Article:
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Musing on which road to take, on banks of Loch Lomond


Kim Bielenberg meets a local on the Scottish referendum campaign trail

Kim Bielenberg meets a local on the Scottish referendum campaign trail

Kim Bielenberg meets a local on the Scottish referendum campaign trail

On the bonnie, bonnie banks of Loch Lomond the news that UK may soon stand for Untied Kingdom was beginning to sink in yesterday

By the shores of the glistening Loch, with Ben Lomond towering in the background, It was hard to believe that in eight days' time Scotland may tell Westminster to take the high road, with a salutary two fingers.

If Scotland votes yes to independence then Little Britain's nuclear fleet, just a few miles down the road in Faslane, will leave in a few months along with the rest of the armed forces.

The past week has been as bracing in Scotland as a dive in the loch, followed by five ice bucket challenges.

One should not be fooled by reports that the yes side has this one in the bag, however.

This is a country that is divided right down the middle, and the divisions are often between husbands and wives, brothers and sisters, and commonly fathers and sons.

In Glasgow, the naysayers may not be shouting their no allegiance from the council block rooftops. But some told me in hushed tones, pursing their lips, that they were voting no. They didn't want their neighbours to know.

It was all very different in the village of Luss, on the shores of Loch Lomond in Argyll and Bute: the residents and daytrippers were much more forthright about an independent Scotland and the feelings were overwhelmingly negative.

Some went along with the view of the Scottish historian Niall Ferguson that this new country would be an "impoverished backwater", rather than a fancy Scandinavian superstate.

According to this almost apocalyptic forecast, independent Scotland will be little more than Belarus in kilts.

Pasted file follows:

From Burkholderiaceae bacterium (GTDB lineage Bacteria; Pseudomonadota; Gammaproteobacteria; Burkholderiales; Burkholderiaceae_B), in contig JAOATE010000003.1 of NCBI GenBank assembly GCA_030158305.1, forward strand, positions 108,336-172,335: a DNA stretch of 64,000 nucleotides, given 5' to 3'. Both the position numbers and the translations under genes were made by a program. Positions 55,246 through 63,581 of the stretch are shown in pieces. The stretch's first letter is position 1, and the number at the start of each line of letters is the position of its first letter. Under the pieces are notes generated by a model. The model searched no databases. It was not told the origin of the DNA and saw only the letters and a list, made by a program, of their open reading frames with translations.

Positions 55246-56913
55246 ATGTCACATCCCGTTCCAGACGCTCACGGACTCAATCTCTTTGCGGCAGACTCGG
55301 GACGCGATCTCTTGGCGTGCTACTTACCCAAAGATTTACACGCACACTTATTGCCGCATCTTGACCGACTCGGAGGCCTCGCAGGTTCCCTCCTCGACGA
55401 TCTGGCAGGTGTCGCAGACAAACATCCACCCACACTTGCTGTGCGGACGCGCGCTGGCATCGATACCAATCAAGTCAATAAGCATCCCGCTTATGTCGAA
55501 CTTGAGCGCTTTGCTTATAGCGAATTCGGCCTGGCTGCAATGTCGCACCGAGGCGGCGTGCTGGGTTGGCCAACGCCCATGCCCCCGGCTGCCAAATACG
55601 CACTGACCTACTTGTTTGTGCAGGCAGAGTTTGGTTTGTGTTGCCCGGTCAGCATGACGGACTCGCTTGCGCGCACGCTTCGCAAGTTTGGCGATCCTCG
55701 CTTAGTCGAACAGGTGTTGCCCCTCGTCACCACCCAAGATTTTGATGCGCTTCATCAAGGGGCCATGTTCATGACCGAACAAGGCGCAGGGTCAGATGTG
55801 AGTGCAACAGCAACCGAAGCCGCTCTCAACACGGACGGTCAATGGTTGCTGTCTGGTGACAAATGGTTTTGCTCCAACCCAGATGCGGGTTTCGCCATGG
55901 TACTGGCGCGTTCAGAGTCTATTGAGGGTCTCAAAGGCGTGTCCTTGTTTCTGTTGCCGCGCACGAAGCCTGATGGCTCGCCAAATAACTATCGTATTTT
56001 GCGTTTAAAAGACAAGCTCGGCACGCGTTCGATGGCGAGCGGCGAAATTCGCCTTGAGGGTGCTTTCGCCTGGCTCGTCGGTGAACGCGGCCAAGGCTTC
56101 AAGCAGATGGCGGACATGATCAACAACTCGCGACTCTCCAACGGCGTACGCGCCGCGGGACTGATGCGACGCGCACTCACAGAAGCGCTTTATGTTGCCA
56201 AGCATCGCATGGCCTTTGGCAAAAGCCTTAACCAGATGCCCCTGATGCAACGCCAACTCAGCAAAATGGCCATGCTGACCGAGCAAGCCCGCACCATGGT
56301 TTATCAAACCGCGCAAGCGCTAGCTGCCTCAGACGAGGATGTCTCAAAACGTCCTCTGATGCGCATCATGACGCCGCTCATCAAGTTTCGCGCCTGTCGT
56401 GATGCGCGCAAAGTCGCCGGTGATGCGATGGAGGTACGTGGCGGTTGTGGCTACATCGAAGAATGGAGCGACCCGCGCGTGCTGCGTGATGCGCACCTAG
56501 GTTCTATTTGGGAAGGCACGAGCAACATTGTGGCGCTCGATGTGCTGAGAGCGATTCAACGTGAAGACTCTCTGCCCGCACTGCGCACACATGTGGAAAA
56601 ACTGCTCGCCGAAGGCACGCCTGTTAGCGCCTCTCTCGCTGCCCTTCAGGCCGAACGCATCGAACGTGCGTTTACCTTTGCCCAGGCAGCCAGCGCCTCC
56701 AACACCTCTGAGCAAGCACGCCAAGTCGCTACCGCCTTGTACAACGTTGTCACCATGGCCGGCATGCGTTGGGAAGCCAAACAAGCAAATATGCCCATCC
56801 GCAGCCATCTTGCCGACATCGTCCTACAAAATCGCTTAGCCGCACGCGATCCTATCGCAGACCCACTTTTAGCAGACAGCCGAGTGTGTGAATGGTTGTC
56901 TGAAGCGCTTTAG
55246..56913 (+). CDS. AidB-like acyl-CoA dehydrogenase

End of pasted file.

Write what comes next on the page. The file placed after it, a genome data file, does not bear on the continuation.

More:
Proudly showing off his Dandy Dinmont terrier near the pier in Luss, shopkeeper Duncan Taylor said: "Scotland is much too small a country to be out on its own and separated from the United Kingdom.

"You had your own financial problems over in Ireland, and we saw what happened," he said.

The issue of Ireland - its pluses and minuses - is used as cannon fodder by both sides in referendum campaign.

In an attempt to stoke fears, the No campaign claimed that a typical grocery shop in Ireland was now 30pc dearer than in Scotland.

The published Irish shopping list was not particularly flattering to the Irish dietary regimen.

It had us scoffing Chicken Dippers, oven chips and baked beans - the cheek of them.

The No side have warned that TV viewers might lose access to the treasured BBC in an independent Scotland , apparently oblivious to the fact that thousands of Irish viewers have been glued to Match of the Day on the Beeb for half a century.

The woman working in the cafe on the pier at Loch Lomond said she was voting no because she adored the queen.

"I love the royals and they love Scotland."

It is rare that one encounters members of the public who are so willing to talk about a topic. But everyone has an opinion - aye or nay.

But still one comes across the same healthy scepticism about politicians - common from Land's End to John O'Groats, Mizen to Malin.

Duncan Taylor tells me: "How do you tell a politician is lying? His lips are moving."

You can't beat the old ones.

Irish Independent